Egypt was the first cab off the rank when Chery used the Cairo plant previously run by Daewoo to assemble its cars under the Egypt-exclusive Speranza brand in 2004 – apparently because the Chery brand suffered poor quality perceptions after an earlier launch there. Success: Speranza was the 4th most popular passenger car brand in Egypt between 2008 and 2011, selling more than Toyota! Successful models include the A516 (#9 from 2007 to 2009) and the Tiggo (#14 in 2011). Since 2012 however, other Chinese manufacturers have stepped up a notch in Egypt…
The Golden Dragon Haice managed to rank as high as #6 in September 2012 and finished the year as the best-selling Chinese model at #15 while the Geely Emgrand EC7 also has already peaked at #6 and 3.8% share in March 2013 less than a year after its initial launch in the country. King Long, Brilliance and JAC models have also started to appear within the monthly Top 30. As a whole,
Chinese manufacturers commanded 9% of the overall Egyptian market in 2012, which as you will see below is actually not their best share in the continent…
In Ethiopia, Lifan and JAC have cooperated with Holland Car, the country’s first car brand, to assemble models locally including the Holland Car Abay (a rebadged Lifan 520),Tekeze (JAC Tongyue) and Awash (JAC B-Class), all named after Ethiopian rivers. Since 2010 Lifan assembles cars under its own name in the country and has recently introduced the X60 SUV. No sales data for that country so it’s hard to gauge their success (not as high as Lifan would want according to somalilandpress.com) but a second example of clever re-branding to fit the local culture as a first step.
In Kenya, Foton launched its first domestically produced truck, the SUP pick-up, in June 2011 using an existing local factory, and has opened its own US$50m assembly plant in Nairobi in March 2012 with a capacity of 10,000 annual units. Chery is also thinking about a Kenyan plant, initially limited to produce 1,000 units in 2013. As a result, Chinese manufacturers now hold 20% of the Kenyan car market…
Either from these 3 assembling hubs or through straight exports from China, Chinese carmakers are organising their expansion towards other African countries. The Egyptian hub makes it more practical to export to Libya, Algeria, Sudan, Syria, Jordan, Saudi Arabia, Kuwait, the UAE and Iraq notably, where the Great Wall Deer seems to be particularly successful. Another potential hub for the region could be Iran where Chery has been assembling cars since 2006, with the Fulwin 2 hitting a record #4 last month.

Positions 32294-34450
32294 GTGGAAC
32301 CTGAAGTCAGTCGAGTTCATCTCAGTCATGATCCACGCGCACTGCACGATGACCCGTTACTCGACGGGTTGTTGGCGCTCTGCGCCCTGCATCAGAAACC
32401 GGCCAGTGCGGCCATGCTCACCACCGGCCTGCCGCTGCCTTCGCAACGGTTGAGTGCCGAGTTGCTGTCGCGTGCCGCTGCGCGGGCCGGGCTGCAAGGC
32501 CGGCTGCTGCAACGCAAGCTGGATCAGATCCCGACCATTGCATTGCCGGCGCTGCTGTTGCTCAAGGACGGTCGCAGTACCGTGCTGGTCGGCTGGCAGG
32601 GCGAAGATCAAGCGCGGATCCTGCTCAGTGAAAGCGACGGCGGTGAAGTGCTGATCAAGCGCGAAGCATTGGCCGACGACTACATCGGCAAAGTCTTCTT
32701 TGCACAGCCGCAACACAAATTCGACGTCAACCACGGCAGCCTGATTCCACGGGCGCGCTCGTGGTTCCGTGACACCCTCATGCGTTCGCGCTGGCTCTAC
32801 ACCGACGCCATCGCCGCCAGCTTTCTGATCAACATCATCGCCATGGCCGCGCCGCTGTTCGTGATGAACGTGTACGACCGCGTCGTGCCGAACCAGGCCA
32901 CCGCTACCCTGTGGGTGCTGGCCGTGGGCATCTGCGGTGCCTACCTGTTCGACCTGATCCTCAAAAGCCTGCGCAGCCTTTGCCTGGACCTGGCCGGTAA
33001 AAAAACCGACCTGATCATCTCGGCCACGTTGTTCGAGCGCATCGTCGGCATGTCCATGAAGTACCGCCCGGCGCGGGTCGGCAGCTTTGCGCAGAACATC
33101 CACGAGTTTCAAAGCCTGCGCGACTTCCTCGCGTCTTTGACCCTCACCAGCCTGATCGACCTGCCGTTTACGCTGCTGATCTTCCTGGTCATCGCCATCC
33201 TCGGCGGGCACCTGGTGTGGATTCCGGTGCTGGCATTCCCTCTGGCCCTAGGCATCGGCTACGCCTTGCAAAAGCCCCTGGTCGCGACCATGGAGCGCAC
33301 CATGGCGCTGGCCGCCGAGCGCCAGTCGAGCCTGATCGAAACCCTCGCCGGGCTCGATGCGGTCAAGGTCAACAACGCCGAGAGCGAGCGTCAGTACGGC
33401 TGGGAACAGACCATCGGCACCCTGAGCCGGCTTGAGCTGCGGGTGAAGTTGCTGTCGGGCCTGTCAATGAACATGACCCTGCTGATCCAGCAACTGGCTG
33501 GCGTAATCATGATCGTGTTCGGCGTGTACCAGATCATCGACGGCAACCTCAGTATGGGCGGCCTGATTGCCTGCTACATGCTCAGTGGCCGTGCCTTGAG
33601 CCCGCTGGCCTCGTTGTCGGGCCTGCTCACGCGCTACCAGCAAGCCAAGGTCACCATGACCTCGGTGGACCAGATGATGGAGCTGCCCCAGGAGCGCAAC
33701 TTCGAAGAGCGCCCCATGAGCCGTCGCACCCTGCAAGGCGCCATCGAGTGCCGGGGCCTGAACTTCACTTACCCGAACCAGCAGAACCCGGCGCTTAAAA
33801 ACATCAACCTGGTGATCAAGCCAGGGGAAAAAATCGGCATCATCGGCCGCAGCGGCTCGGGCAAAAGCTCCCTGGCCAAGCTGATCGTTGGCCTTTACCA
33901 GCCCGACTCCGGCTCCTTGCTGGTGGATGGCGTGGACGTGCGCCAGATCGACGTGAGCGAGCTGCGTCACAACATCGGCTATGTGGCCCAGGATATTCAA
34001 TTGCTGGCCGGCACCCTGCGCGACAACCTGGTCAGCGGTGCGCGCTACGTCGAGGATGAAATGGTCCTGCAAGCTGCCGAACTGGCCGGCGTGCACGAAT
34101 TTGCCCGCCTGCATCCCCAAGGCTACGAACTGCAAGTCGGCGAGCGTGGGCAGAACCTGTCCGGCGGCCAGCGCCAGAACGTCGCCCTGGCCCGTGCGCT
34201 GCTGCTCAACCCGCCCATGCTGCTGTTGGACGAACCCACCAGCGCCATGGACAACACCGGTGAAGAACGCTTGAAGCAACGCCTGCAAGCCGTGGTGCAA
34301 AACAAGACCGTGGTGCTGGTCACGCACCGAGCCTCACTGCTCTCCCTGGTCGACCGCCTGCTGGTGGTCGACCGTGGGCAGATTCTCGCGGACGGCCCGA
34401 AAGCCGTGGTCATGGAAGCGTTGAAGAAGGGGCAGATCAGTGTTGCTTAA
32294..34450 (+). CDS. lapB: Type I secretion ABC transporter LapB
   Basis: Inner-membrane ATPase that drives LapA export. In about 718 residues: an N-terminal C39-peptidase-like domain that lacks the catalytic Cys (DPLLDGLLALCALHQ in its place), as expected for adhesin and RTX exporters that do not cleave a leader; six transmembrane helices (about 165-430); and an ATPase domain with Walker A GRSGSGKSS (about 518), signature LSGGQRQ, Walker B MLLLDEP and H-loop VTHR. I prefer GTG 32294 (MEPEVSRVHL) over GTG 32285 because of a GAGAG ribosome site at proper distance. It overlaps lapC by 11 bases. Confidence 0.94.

Ethiopia and Kenya can also be used as relays to Tanzania, Mozambique or Madagascar where JAC already has an extremely solid presence (#2 brand with over 8% share) below just Nissan in Q3 2012. Further West, Chinese carmakers now hold 20% of the Senegal and Cote d’Ivoire markets, with latest Cote d’Ivoire showing Great Wall at #10 in 2010. The logical next step in Western Africa for Chinese car makers would be assembling cars in Nigeria…
Assembling cars in Nigeria would enable them to carve up a significant market share there as well as in neighbouring Ghana, Cameroon, Gabon, Mali and Burkina Faso, all at various stages of development but destined to grow fast in the next decade and beyond. South Africa also seems to be a missing link right now, however when you realise that it is actually the only mature market on the continent, it’s easier to understand why the Chinese haven’t spent too much energy trying to crack it yet. I will spend more time talking about Chinese carmakers’ strategies in mature markets in Part 5 of this series.
Another way Chinese models have come under the spotlight in export markets has been through government agreements, notably in Libya, albeit in a totally unexpected way (you will see its impact on the Cuban car market in the next installment of this series). During the 2011 Arab Spring, Libyan rebels got their hands on a batch of 5,000 ZX Auto GrandTiger pick-ups that the government had recently received and fit their heavy artillery on them, catapulting the vehicle onto worldwide TV screens for a solid 6 months. A marketing opportunity that ZX Auto fully embraced, boasting about its reliability and featuring the Libyan civil war on giant LED screens at the 2012 Beijing Auto Show (see the full Libya article here).